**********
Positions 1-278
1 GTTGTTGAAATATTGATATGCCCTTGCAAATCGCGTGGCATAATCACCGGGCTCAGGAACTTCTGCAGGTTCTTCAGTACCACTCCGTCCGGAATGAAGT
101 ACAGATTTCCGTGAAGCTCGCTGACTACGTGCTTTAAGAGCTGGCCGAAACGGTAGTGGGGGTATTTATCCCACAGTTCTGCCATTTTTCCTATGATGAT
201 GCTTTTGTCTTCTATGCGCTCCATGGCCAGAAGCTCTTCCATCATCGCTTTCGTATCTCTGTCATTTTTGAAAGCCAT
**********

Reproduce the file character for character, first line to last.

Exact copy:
Positions 1-278
1 GTTGTTGAAATATTGATATGCCCTTGCAAATCGCGTGGCATAATCACCGGGCTCAGGAACTTCTGCAGGTTCTTCAGTACCACTCCGTCCGGAATGAAGT
101 ACAGATTTCCGTGAAGCTCGCTGACTACGTGCTTTAAGAGCTGGCCGAAACGGTAGTGGGGGTATTTATCCCACAGTTCTGCCATTTTTCCTATGATGAT
201 GCTTTTGTCTTCTATGCGCTCCATGGCCAGAAGCTCTTCCATCATCGCTTTCGTATCTCTGTCATTTTTGAAAGCCAT